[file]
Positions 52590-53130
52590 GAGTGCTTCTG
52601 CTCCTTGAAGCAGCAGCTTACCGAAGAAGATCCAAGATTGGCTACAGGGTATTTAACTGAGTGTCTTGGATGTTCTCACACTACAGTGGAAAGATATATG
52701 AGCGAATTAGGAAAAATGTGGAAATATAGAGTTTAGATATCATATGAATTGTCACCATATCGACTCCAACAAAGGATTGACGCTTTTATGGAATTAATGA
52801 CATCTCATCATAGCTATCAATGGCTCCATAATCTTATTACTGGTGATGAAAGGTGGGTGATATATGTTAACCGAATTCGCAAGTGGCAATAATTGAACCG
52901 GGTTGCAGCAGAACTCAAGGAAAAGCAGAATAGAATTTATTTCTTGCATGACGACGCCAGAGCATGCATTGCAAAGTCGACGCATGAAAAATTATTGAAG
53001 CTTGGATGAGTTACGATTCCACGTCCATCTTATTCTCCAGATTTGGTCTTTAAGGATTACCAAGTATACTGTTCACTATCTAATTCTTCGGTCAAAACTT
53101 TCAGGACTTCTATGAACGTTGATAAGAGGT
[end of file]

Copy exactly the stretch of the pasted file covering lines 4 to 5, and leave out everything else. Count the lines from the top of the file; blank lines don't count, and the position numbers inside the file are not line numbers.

52701 AGCGAATTAGGAAAAATGTGGAAATATAGAGTTTAGATATCATATGAATTGTCACCATATCGACTCCAACAAAGGATTGACGCTTTTATGGAATTAATGA
52801 CATCTCATCATAGCTATCAATGGCTCCATAATCTTATTACTGGTGATGAAAGGTGGGTGATATATGTTAACCGAATTCGCAAGTGGCAATAATTGAACCG